Middle East that were equally present. Architectural historian Banister Fletcher (1896) captured this
approach as he drew an emblematic Tree of Architecture that featured Greek architecture as the
core of the history of architecture (Figure 9.4).
Modern planners in Germany, Austria, and Belgium were also highly selective in their use
of ancient examples, but in a different way. These countries were home to several supporters of
aesthetically pleasing approaches to urban art, praising the irregularity of the medieval city and
highlighting the importance of the third dimension in design, part of an attempt to overcome clas-
sicism. The Austrian architect and city planner Camillo Sitte (1909) documented medieval forms,
and Charles Buls (1894) (mayor of Brussels from 1881 to 1899) promoted an artistic way of urban
design based on traditional forms.
The promotion of ancient urban form was not limited to individual observers. Handbooks and
textbooks, written by practitioners, archaeologists, or historians, offered interpretations of the past.
European planning textbooks referenced the classical canon, from Greek to Roman to the late
18th century. Only occasionally did they look beyond the traditional European sphere, to Middle
Eastern, Chinese, and ancient American settlements.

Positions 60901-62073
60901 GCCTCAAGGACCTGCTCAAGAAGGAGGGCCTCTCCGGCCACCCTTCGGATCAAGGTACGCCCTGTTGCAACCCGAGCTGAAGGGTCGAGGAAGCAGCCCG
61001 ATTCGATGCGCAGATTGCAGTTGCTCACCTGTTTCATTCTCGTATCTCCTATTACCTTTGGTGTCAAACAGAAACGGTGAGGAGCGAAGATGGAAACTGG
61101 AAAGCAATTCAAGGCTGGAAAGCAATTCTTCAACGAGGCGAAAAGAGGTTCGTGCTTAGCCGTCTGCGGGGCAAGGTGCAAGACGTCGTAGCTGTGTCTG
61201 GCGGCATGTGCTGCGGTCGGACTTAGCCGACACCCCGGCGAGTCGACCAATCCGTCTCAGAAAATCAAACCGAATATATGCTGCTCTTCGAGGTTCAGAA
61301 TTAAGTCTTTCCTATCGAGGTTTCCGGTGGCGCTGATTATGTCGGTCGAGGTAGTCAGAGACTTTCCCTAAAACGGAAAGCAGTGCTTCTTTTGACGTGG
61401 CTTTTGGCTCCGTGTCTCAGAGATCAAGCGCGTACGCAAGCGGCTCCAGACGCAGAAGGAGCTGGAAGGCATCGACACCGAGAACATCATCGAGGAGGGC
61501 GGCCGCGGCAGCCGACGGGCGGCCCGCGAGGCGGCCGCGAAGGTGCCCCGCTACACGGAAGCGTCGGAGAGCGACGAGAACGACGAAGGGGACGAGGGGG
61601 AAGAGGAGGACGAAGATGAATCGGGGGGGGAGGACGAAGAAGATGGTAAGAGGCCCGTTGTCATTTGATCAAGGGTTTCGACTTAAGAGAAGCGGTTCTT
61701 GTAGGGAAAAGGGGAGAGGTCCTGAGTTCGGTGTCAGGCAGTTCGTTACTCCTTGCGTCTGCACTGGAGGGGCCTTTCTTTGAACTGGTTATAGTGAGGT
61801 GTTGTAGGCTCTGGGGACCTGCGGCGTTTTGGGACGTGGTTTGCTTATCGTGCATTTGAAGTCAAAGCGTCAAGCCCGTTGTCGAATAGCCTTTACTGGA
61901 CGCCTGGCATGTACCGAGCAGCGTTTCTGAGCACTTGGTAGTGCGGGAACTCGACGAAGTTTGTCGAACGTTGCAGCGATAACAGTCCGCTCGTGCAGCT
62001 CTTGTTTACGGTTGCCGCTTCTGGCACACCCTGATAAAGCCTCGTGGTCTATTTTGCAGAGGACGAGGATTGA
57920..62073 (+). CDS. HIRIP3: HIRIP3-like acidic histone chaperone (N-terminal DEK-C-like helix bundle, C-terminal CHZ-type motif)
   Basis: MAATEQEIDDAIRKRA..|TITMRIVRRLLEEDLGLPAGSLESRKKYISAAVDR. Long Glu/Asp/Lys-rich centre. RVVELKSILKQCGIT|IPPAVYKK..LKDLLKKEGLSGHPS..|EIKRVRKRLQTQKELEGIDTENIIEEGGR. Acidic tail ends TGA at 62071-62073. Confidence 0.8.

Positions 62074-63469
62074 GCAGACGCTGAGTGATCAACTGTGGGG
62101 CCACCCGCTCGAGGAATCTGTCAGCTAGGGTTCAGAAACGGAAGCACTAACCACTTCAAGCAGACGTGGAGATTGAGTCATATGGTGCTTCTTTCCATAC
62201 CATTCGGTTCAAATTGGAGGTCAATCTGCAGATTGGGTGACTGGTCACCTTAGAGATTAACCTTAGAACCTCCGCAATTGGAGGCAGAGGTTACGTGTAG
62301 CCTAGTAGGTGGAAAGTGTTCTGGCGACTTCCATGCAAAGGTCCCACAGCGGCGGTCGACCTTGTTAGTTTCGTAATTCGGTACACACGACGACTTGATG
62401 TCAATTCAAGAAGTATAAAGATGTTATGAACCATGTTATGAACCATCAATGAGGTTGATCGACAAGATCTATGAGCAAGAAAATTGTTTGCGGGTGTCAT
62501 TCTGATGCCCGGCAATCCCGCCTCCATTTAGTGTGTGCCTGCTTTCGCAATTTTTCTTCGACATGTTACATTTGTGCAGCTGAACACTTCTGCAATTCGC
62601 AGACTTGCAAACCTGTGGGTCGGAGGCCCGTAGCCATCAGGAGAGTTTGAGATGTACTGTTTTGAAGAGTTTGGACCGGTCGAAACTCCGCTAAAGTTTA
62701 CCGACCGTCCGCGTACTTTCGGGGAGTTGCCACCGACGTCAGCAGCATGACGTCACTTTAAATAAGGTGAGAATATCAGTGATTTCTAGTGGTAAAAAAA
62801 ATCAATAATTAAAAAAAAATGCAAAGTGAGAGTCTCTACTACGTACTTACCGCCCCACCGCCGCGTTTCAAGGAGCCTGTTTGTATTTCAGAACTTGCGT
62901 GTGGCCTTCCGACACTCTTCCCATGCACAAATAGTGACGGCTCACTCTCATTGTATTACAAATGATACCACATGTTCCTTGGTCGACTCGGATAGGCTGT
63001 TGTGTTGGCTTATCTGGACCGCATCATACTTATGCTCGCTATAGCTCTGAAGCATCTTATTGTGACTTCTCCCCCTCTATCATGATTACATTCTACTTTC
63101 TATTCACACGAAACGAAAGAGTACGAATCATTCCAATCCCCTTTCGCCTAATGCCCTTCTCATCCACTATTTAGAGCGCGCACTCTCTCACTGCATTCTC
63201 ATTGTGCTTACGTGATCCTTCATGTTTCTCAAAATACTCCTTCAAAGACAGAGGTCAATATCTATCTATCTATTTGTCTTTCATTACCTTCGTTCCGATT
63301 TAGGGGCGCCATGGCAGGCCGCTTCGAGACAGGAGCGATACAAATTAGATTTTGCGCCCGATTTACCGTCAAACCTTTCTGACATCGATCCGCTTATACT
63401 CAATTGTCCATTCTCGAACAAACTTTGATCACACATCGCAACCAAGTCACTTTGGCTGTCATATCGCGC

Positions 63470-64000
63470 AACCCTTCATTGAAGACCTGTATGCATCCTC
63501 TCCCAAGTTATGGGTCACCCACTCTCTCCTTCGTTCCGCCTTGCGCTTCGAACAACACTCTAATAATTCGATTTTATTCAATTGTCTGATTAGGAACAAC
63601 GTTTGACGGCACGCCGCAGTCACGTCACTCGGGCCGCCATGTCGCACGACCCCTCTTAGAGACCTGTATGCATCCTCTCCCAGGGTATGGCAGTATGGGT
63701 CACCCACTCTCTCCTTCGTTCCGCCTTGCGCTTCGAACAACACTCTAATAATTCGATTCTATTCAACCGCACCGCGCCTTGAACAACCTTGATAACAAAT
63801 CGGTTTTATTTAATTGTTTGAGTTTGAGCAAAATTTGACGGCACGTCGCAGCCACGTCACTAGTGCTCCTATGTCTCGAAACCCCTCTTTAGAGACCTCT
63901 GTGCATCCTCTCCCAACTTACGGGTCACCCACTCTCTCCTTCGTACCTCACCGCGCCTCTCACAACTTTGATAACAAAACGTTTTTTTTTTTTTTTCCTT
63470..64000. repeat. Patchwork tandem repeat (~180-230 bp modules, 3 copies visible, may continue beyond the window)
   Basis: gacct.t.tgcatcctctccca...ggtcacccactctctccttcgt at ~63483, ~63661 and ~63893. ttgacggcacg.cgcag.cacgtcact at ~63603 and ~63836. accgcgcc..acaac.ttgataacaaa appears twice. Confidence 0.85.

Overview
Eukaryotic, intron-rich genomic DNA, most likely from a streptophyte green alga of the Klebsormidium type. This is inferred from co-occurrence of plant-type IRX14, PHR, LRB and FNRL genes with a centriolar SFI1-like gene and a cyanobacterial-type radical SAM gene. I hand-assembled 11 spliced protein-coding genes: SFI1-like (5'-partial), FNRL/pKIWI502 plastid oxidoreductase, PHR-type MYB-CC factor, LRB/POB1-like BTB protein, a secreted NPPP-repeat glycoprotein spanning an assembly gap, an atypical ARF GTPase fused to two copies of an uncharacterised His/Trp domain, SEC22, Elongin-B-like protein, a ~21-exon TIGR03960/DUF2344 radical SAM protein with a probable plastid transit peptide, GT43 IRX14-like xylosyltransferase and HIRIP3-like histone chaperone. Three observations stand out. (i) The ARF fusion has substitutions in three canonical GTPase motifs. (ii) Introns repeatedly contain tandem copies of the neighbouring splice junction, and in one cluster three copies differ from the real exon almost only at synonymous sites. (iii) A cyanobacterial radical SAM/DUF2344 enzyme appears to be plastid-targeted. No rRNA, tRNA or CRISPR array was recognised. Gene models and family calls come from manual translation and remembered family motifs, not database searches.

Plans of ancient cities of the Middle East became available after the first well-documented exca-
vations in the late 19th century. British scholar Sir William Matthew Flinders Petrie (1853–1942)
pioneered these expeditions, starting his research in Egypt in 1880 and publishing the plan of the
workers’ town (Kahun) that he excavated in 1890 (Flinders 1890). Again, historians and planners
cherry-picked these and other historical discoveries, disregarding religious, cultural, and other spe-
cific meanings. Such publications provided the founders of the newly emergent field of urbanism in

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the early 20th century with compelling images with the context already removed.
A well-known example of the use of historic examples and their imagery without context is
Le Corbusier, an architect and planner who had great influence on the development of modernist

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urban ideas. The book Urbanisme, published in 1925 (reprint 1966), was a compilation of his articles
on urban planning; to Le Corbusier, rectangular planning shows advanced ideas, a sign of a superior
civilization. In contrast to Haverfield and others before him, he uses this approach not to promote a
return to past architectural forms, but to introduce modern design.
In Urbanisme, Le Corbusier included the rectangular plans of an Egyptian house, an Egyptian
temple complex, Beijing, and ancient Babylon and Khorsabad to support his argument for strict
rectangular planning today (Figure 9.5). These plans serve as a foundation for the third part of
the book, which argues that the old city of Paris ought to be razed to the ground and replaced by
high-rise buildings in a rectangular grid. He also included an aerial photograph of Timgad, the same